MILLER: The high-capacity magazine myth – Washington Times

MILLER: The high-capacity magazine myth – Washington Times.

Anti-gun crowd deliberately misleads the public

afreepeopleDeception is the key component in the latest push for more gun control laws. During her soap opera press conference Wednesday, Sen. Dianne Feinstein used a liberal clergyman to give her the moral high ground in her campaign to infringe on the Second Amendment.

The Very Rev. Gary Hall, dean of the Washington National Cathedral, donned his clerical collar for the all-Democrat event to say he can “no longer justify a society” that “permits the sale of high-capacity magazines designed for the purpose of simply killing as many people as quickly as possible.”

The anti-gun crowd labels any firearm magazine capable of holding more than 10-rounds “high-capacity.” It’s a scare tactic.

(This is the second of a four-part series on dispelling common gun myths. Click here to read part one, MILLER: The Assault Weapon Myth)

Many firearms come from the factory with devices that feed between 15 to 30 rounds — some hold more, some less depending on their configuration and purpose. Ten is a number chosen out of thin air for reasons of political theater. The gun grabbers use it to imply the higher-capacity magazines enable murderers to kill more people, but it doesn’t actually work out that way.

In a 2004 study for the Department of Justice linked on Mrs. Feinstein’s own website, Christopher S. Koper, a professor of criminology, reported that “assailants fire less than four shots on average, a number well within the 10-round magazine limit” of the “assault weapons” ban.

“Studies prove that the arbitrary magazine capacity restriction that was in place for a decade did not reduce crime,” Lawrence Keane, the National Shooting Sports Foundation’s senior vice president and general counsel, told The Washington Times. “In searching for effective means to reduce violence, we should not repeat failed policies, especially when they infringe on the constitutional rights of the law-abiding.”

Violent crime has decreased 17 percent since the assault weapons ban expired.

In the latest incarnation of Mrs. Feinstein’s ban, we would see the return of an ammunition limit that had no proven impact on crime while it was in effect from 1994-2004. The proposal outlaws all ammunition feeding devices — magazines, strips and drums — capable of accepting more than 10 rounds.

gun-controlOn Tuesday, Sen. Frank Lautenberg, New Jersey Democrat, reintroduced the legislation he has been pushing since the shooting of former Rep. Gabrielle Giffords in Tucson in 2010 that he calls the “Large Capacity Ammunition Feeding Device Act.” The bill, which has 17 Senate cosponsors, has a companion measure in the House with the backing of Rep. Carolyn McCarthy and 58 of her colleagues.

Even though Mrs. Feinstein used to carry a handgun in San Francisco for her own personal protection, she does not realize what other gun owners know: It can take about two seconds, or less, to drop an empty magazine and insert another.

Criminals are likely to carry as many magazines as they need, but individuals with their guns concealed for self-defense purposes often aren’t able to bring extra magazines. Especially in a stressful situation, it can take several rounds to stop a dangerous criminal.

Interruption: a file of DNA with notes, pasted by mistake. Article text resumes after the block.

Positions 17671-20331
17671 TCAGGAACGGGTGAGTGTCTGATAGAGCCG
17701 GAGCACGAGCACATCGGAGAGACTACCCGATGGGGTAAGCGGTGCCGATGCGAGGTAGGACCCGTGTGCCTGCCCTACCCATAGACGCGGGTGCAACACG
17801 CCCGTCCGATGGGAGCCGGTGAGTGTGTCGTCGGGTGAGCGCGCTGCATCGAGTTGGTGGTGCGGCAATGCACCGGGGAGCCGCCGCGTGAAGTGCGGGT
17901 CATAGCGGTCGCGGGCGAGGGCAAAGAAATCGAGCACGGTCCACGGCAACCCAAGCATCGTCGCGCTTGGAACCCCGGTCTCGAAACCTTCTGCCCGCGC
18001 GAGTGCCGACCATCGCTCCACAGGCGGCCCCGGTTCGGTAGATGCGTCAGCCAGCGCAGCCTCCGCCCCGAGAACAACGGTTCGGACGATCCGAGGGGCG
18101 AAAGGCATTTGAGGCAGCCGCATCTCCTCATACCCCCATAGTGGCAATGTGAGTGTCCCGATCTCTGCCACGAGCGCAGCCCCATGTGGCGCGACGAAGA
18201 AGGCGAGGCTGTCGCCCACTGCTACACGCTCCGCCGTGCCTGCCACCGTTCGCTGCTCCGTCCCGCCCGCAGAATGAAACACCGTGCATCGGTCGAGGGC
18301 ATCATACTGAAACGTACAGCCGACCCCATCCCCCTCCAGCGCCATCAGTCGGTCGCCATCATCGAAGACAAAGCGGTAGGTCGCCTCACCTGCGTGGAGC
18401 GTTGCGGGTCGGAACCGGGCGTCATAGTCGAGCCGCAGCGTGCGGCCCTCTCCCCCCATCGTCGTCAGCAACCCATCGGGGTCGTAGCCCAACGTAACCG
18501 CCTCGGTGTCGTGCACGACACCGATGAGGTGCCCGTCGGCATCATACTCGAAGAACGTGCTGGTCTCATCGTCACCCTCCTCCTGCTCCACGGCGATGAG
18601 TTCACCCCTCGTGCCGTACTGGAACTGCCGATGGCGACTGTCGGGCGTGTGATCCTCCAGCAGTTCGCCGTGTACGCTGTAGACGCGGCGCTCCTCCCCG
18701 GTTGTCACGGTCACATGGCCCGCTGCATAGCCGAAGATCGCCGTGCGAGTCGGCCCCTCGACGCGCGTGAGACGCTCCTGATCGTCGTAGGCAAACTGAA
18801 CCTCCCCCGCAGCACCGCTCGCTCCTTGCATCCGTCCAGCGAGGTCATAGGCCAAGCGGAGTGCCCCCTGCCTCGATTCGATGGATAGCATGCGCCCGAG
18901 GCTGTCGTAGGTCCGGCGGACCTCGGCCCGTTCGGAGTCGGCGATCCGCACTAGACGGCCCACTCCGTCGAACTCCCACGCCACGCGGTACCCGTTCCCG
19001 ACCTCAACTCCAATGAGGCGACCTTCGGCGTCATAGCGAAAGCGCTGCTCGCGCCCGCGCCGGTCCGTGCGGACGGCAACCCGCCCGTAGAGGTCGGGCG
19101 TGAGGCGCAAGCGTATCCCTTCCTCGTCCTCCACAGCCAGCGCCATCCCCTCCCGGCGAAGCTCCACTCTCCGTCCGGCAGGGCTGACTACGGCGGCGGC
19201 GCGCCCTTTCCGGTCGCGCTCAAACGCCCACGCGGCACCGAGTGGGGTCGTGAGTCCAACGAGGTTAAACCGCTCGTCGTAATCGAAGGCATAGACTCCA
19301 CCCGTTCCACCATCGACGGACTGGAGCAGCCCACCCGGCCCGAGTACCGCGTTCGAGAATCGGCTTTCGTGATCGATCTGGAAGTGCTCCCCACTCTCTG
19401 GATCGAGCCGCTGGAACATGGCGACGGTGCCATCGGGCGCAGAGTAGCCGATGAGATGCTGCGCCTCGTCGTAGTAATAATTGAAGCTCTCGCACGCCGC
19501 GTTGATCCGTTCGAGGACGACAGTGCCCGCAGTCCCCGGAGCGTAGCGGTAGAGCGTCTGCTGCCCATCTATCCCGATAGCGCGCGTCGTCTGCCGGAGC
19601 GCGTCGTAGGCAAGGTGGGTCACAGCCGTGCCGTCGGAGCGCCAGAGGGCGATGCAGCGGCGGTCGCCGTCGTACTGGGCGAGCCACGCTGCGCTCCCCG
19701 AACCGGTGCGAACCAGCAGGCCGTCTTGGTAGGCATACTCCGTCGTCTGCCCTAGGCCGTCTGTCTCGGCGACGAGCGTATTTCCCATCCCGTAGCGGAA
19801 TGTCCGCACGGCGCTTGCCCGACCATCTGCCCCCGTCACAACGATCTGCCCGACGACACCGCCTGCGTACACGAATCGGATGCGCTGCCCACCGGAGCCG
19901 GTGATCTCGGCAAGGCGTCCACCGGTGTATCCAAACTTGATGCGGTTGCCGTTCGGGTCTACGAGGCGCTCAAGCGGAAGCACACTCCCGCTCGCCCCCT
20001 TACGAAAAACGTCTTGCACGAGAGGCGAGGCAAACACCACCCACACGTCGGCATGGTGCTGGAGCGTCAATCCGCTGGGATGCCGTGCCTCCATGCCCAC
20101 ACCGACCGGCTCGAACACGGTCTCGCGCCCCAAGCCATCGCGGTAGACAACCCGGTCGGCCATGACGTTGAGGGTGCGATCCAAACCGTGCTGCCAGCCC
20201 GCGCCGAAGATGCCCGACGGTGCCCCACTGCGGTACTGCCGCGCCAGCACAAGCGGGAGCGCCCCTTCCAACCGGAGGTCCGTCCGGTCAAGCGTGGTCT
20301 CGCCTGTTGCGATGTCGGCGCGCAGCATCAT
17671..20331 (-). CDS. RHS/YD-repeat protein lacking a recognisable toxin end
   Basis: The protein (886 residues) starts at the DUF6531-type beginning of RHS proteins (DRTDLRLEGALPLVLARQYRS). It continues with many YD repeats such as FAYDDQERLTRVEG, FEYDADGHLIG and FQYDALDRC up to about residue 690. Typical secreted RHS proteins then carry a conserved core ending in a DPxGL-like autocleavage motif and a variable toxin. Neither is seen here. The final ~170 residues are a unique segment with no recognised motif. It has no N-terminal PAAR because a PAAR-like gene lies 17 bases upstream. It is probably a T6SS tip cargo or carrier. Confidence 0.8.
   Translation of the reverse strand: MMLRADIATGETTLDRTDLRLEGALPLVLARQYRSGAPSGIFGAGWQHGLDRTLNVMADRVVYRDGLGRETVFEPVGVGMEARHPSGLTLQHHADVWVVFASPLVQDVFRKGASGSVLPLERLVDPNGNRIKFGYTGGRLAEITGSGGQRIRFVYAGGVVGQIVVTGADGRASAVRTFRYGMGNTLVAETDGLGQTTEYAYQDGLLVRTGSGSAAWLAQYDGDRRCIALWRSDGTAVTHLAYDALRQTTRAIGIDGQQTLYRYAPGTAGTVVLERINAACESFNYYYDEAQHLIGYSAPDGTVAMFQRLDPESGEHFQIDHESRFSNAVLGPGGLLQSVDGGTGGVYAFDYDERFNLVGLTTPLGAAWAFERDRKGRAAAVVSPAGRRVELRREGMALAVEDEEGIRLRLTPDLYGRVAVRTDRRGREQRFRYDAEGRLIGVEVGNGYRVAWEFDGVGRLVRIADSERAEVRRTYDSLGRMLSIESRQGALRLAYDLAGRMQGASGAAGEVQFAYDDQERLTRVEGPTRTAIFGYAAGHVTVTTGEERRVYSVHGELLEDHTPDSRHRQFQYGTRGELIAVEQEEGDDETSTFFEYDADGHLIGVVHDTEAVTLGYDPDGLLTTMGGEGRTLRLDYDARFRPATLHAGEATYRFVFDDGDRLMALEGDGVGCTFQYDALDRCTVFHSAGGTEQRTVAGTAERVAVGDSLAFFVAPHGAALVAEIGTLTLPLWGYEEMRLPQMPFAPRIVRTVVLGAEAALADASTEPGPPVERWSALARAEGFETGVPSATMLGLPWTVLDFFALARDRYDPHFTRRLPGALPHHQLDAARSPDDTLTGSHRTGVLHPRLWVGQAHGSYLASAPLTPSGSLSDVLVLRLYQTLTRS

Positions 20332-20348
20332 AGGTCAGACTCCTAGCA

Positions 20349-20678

The limitation on magazine capacity is a direct handicap on the right to self-defense. Mrs. Feinstein’s entire bill infringes on the right to keep and bear arms, but her randomly selected magazine restriction is one of the most offensive provisions.

Emily Miller is a senior editor for the Opinion pages at The Washington Times.

MILLER: Backdoor gun ban – Washington Times

MILLER: Backdoor gun ban – Washington Times.

Microstamping drives up costs without solving crimes

By Emily Miller – The Washington Times

Gun grabbers need to be sneaky to accomplish their goals. Their latest trick is to convince anti-gun states to mandate that handguns be microstamp-ready. That means the weapon’s firing pin is redesigned to imprint a code on the primer so that, in theory, it will give law enforcement the ability to identify a specific gun from shell casings left at a crime scene. Like most left-wing endeavors, this one isn’t going to work.

That didn’t stop the New York State Assembly on Tuesday from passing a microstamping bill backed by Gov. Andrew Cuomo and New York City Mayor Michael R. Bloomberg. The legislation, which passed 85 to 60, specifically says guns manufactured in New York or delivered to a dealer after January 2014 have to produce a unique alpha-numeric marker on at least two locations of each spent cartridge that identifies the make, model and serial number. Fortunately, the state Senate blocked the bill on the last day of this session on Thursday, as it has done in four previous sessions.

Mr. Bloomberg and Mr. Cuomo don’t care about the negative impact of their proposal, which they estimate to be $12 per pistol. Manufacturers stuck with the actual duty of implementing the legislation put the cost at hundreds of dollars per gun. “We don’t know how to do microscopic etching. The equipment to do it costs hundreds of thousands of dollars, and we would also need a scanning electron microscope to verify it’s on the pin,” said Jeff Reh, general counsel for Beretta USA. “We wouldn’t invest a half-million dollars to sell guns in one state.”